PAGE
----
What are Poor Relief Records?
The Poor Law Amendment (Scotland) Act of 1845 established Parochial Boards (later Parish Councils) in each parish. They administered funds for the poor, gradually removing the responsibility from the church. Those who were unable to support themselves were eligible to apply for help. This included the elderly, the young and those with a mental or physical disability (including pregnancy). Records include Applications for Relief, Parochial Board Minute Books and General Registers of Poor.
What dates do they cover?
Dates vary for each parish depending on what records (if any) have survived. Where complete sets of records survive they can date from 1845-1930, when the Parish Councils were abolished.
What can I use them for?
- To trace someone in the Highlands shown on a death certificate or census as ’pauper’
- to understand provision for the poor in the past
- to learn about the development of the welfare state
- to find an ancestor whose death certificate shows a Highland Poorhouse as place of death
- to look for an illegitimate child (single mothers often claimed for help)
What will they tell me?
Applications for Relief record requests for assistance and include details of the applicant. These include Name, Age, Marital Status, Occupation, Nature of Disability and the result of the application.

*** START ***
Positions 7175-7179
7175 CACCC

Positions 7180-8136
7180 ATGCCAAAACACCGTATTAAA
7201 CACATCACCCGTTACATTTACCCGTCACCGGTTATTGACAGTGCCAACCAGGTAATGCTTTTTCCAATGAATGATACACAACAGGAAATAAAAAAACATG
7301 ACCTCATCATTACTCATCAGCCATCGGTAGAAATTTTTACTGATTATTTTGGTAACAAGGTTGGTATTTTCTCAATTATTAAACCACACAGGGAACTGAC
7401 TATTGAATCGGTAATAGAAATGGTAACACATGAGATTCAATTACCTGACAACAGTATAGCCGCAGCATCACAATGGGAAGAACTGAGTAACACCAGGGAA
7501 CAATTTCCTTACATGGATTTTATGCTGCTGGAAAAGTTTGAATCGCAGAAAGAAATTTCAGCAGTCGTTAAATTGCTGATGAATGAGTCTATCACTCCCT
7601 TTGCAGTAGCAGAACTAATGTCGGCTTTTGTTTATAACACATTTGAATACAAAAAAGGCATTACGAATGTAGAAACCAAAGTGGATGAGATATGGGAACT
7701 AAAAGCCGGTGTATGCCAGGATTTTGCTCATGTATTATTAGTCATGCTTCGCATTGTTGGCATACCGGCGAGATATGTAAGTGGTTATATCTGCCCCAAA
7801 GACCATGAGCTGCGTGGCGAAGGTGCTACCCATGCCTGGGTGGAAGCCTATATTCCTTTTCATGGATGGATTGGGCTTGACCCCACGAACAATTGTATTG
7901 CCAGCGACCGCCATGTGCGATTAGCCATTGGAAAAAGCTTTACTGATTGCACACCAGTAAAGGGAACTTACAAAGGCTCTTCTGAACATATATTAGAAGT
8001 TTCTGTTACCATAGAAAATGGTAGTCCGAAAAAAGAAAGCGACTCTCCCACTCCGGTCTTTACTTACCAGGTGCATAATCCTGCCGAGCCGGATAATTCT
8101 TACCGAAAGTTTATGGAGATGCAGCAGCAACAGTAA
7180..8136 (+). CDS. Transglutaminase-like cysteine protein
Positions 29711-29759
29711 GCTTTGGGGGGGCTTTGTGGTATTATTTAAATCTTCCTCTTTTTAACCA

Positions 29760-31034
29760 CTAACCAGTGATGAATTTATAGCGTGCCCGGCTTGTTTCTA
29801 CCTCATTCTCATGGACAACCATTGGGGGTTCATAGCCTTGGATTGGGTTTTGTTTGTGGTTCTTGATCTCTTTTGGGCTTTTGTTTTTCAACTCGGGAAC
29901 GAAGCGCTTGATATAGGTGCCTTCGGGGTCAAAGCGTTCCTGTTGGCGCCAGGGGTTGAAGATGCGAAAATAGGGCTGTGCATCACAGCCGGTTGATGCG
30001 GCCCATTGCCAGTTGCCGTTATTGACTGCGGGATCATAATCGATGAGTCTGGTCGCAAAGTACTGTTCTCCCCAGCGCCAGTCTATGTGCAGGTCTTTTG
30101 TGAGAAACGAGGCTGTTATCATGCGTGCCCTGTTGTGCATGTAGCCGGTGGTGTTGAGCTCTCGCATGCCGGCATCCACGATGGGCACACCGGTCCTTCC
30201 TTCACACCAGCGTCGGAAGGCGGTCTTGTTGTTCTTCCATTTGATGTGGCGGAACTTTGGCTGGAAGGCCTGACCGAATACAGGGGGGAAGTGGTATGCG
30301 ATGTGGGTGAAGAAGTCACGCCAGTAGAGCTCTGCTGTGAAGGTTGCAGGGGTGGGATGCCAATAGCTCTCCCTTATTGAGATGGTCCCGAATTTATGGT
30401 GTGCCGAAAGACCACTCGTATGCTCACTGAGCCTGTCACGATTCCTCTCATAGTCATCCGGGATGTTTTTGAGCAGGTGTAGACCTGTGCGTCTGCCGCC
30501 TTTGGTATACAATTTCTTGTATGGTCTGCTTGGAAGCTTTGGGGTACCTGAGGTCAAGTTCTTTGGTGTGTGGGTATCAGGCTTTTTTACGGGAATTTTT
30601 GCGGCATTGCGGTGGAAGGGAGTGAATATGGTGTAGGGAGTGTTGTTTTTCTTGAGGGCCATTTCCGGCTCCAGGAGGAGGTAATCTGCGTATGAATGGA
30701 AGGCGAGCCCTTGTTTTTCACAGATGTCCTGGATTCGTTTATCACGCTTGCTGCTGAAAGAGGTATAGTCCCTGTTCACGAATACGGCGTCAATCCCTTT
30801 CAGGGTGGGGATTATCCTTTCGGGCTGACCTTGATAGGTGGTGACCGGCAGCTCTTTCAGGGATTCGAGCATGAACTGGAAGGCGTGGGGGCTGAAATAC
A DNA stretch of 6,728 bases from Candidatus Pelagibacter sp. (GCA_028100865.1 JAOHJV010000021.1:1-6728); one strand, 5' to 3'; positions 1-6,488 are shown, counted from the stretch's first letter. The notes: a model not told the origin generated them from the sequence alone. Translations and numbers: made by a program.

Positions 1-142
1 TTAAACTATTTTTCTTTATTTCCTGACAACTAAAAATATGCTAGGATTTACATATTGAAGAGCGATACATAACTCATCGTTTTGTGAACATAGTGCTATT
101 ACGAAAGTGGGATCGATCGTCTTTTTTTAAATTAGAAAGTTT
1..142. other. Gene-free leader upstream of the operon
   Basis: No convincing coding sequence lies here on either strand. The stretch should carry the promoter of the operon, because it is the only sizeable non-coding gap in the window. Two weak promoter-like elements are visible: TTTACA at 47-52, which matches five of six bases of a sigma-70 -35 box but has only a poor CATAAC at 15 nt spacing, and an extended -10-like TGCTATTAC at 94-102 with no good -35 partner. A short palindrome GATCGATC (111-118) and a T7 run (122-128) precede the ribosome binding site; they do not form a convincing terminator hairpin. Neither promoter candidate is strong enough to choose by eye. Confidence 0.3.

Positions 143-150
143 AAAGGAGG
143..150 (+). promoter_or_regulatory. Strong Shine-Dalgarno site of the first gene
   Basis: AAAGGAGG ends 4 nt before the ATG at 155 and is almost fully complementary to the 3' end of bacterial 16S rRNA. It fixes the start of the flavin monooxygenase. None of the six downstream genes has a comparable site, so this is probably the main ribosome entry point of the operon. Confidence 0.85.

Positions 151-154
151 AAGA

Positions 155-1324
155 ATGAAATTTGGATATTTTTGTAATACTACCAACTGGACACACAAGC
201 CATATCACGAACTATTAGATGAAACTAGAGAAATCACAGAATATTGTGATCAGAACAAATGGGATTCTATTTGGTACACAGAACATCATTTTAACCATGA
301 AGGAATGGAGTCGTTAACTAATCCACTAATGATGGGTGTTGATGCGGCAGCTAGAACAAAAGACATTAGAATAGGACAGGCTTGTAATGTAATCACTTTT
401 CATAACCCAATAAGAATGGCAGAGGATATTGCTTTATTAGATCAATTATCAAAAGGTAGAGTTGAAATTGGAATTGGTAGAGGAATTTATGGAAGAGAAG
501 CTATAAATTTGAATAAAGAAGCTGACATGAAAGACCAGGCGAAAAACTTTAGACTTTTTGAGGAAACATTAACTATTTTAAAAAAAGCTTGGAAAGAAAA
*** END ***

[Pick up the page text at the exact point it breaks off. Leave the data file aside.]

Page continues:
The Parochial Board Minute Books detail the debate about whether relief should be granted.
The General Register of Poor lists people whose applications were successful for In Relief (in the Poorhouse) or Out Relief (money given in their own home). It contains detailed information about the applicant, lists all help given and records the nature of settlement. Entitlement could be claimed through birth, marriage or long-term residency in a parish.
Will there definitely be useful information in there?
If you’re researching a person described as a ‘pauper’ you are likely to find them in the Parochial Board/Parish Council records, if the records have survived. If you’re trying to find details of an illegitimate child there is no guarantee that the child will appear in the records. However, they are an essential place to try. If you’re researching Highland welfare provision these records will provide you with useful information. You will also gain an insight into the Poor Law system.
Do I need to know anything first?
If you’re researching a person, any information you have will be useful in finding him/her. If you’re researching a particular subject it’s up to you where you start!
Are there any viewing restrictions?
Yes – due to the sensitive information contained within Poor Law records they are closed for 100 years.
Can I have photocopies?
Yes. Charges may apply.
Can I take photographs?
Yes. Charges may apply.
Where can I find out what you hold?
The holdings for each Parochial Board/Parish Council are listed in our searchroom catalogues.
Where do I go next?
If you’re researching a person claiming relief in the 1800s why not try earlier church records to see if his/her name appears there? If you find a person who was admitted to a Poorhouse we also hold the records of some Poorhouses. If you’re researching Highland welfare provision try the Highland Health Board collection.
Find out more about the other types of records held by the Highland Archive Service.